Seymour girls put in work
Brandi Stallings experienced something new in her tenure at Seymour High School this summer.
The girls basketball coach had players calling her up, as early as June, and asking her to open up the gym so they could work on their game.
“They’ve really taken the initiative,” Stallings said. “ ... To be successful I think that’s where it has to start. Until they feel it’s important and want to take a little initiative on their own I don’t think there’s going to be meaningful results.”
The Eagles hope that extra work will pay off this season after fading late last year. Seymour had a seven-game win streak in the season’s first month, part of a 10-2 start, before going 6-12 and ending the year on a four-game losing streak.
Stallings said she’s not sure why her team struggled down the stretch last year but this winter the goal is to get back to the region tournament.
“Team chemistry, we lacked a little bit in that area (last year),” said forward Mariah Flynn. “Finishing. Finishing strong, we didn’t do that well toward the end of the season, which is why we lost some games that we should’ve won. We did a lot of team bonding and we’re a much more close-knit team.”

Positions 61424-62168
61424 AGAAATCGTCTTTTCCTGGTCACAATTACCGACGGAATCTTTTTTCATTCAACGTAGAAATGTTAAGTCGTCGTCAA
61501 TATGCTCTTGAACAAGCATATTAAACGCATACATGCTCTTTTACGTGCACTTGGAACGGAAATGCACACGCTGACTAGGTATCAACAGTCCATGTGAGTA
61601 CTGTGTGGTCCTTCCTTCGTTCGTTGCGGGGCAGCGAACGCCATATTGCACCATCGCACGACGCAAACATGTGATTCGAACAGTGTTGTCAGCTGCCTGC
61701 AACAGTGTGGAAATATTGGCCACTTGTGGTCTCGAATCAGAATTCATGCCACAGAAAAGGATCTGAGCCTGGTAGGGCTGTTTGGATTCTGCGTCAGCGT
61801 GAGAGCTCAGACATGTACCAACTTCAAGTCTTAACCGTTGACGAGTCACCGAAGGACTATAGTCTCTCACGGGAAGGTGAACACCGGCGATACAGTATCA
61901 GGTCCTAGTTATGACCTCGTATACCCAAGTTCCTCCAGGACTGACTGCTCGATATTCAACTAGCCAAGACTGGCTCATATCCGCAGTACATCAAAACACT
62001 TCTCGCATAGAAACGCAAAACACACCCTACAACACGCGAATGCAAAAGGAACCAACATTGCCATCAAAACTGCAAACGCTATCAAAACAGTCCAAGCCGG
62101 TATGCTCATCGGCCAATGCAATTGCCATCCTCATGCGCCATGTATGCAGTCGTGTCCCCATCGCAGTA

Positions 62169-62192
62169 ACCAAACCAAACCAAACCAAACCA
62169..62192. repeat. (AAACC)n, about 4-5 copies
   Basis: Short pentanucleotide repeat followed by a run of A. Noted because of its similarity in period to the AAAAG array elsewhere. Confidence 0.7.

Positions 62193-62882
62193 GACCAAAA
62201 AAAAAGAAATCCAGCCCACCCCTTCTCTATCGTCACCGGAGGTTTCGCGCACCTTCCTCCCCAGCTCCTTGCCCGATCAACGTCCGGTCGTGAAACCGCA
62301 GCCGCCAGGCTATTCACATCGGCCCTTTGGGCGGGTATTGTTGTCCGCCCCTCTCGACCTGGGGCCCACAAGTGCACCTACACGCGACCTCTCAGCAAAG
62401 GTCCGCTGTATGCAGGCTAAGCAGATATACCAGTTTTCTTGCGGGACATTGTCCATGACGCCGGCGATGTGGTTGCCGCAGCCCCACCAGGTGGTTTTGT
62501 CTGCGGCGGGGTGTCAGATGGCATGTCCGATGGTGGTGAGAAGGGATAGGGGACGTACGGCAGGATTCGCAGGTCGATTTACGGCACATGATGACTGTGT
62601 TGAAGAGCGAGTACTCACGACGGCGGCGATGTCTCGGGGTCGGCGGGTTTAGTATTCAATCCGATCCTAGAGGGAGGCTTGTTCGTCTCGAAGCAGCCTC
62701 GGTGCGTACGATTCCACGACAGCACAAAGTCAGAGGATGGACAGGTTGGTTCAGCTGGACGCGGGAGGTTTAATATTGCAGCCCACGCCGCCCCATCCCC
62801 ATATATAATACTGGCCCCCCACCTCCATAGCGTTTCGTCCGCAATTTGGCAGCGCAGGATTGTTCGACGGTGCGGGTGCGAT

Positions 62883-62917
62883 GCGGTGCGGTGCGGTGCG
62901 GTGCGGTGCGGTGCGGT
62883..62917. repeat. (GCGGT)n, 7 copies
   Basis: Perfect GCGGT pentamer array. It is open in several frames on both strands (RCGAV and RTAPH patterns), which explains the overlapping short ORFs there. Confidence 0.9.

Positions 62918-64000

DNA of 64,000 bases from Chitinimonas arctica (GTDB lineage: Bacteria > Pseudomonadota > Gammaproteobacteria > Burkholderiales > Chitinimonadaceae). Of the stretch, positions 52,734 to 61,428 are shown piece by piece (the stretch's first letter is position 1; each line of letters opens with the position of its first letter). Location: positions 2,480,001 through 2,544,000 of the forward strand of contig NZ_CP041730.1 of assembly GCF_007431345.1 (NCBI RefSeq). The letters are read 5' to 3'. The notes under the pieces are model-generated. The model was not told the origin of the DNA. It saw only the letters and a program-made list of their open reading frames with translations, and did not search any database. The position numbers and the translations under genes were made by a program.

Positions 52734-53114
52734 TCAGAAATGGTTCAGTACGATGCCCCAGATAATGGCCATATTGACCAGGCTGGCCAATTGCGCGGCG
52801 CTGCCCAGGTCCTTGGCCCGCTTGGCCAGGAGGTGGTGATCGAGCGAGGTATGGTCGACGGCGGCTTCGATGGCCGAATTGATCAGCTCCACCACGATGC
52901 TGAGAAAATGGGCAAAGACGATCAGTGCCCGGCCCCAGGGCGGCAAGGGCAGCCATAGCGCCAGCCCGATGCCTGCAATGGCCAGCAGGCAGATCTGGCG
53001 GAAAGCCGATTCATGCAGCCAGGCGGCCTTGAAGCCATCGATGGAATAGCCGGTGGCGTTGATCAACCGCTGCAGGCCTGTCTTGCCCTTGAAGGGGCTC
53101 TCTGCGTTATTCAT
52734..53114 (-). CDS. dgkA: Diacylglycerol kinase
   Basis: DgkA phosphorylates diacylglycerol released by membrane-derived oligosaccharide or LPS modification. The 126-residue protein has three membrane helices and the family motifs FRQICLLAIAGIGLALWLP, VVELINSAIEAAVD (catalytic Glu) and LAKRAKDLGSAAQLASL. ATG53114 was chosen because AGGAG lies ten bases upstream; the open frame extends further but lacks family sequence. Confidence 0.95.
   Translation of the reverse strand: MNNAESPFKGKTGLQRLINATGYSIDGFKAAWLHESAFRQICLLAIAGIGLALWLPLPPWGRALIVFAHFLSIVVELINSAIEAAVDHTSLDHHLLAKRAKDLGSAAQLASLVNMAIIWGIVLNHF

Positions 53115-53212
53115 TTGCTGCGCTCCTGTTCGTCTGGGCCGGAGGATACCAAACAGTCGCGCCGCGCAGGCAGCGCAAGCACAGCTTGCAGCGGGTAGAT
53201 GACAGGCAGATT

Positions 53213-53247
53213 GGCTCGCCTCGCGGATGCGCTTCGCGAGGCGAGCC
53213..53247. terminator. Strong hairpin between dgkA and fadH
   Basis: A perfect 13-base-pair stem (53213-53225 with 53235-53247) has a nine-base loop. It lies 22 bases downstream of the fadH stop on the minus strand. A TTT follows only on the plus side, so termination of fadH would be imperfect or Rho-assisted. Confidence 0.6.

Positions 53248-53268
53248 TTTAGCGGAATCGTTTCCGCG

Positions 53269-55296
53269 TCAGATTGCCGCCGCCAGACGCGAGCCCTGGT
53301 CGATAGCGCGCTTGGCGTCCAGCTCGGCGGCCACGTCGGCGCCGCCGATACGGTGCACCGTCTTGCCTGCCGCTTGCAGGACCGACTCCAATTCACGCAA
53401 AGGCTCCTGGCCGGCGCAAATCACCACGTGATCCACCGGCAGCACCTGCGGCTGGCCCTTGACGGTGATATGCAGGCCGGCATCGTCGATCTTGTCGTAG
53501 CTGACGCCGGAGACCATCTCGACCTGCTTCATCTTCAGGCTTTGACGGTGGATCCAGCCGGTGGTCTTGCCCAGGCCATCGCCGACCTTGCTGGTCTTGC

The Eagles will feature a smaller, but more athletic and speedier, lineup than in the past. Stallings said that should allow her team to do some things it hasn’t been able to do before. Getting out of the district starts with a trio of seniors, led by the nearly 6-foot Flynn. Stallings said Flynn will have to be both an offensive threat and big on the boards for the Eagles.
Junior Cheyenne King will be depended on to provide help both inside and outside. Stallings said King can drive and shoot 3-pointers, which should open up the inside for bruisers like classmate Victoria Nelson.
King will also be asked to step up defensively.
“She’s probably our bet defender,” Stallings said. “She’ll draw some tough assignments. ... I feel like she’s ready for that challenge and she’s going to accept that. She’s a great team player. She’s going to be asked to do a lot.”
Stallings also has high hopes for what she calls a “combo player” in Caroline Ford. The sophomore can play both the post and guard, bringing some versatility to the court. The point will be split by a pair of Ford’s classmates, Mikayla Harris and Camille Davis. While both are young, Stallings said there’s plenty of upside at that position.
“We’ve worked hard with those two to be leaders and communicators,” Stallings said. “It’s hard for them being sophomores. They made huge strides over the summer. I’m excited where those two are right now as they develop.”
After last year’s finish, there’s not only that kind of optimism among Stallings’ players, but a determination to go further in February. Senior Lexi Justus rattled off her summer work, from time in the gym to running around her neighborhood to working on free throws.
“We had to change something,” Justus said. “We just ended our season terrible. We had to get better so we could have a better season this year than we did last year.”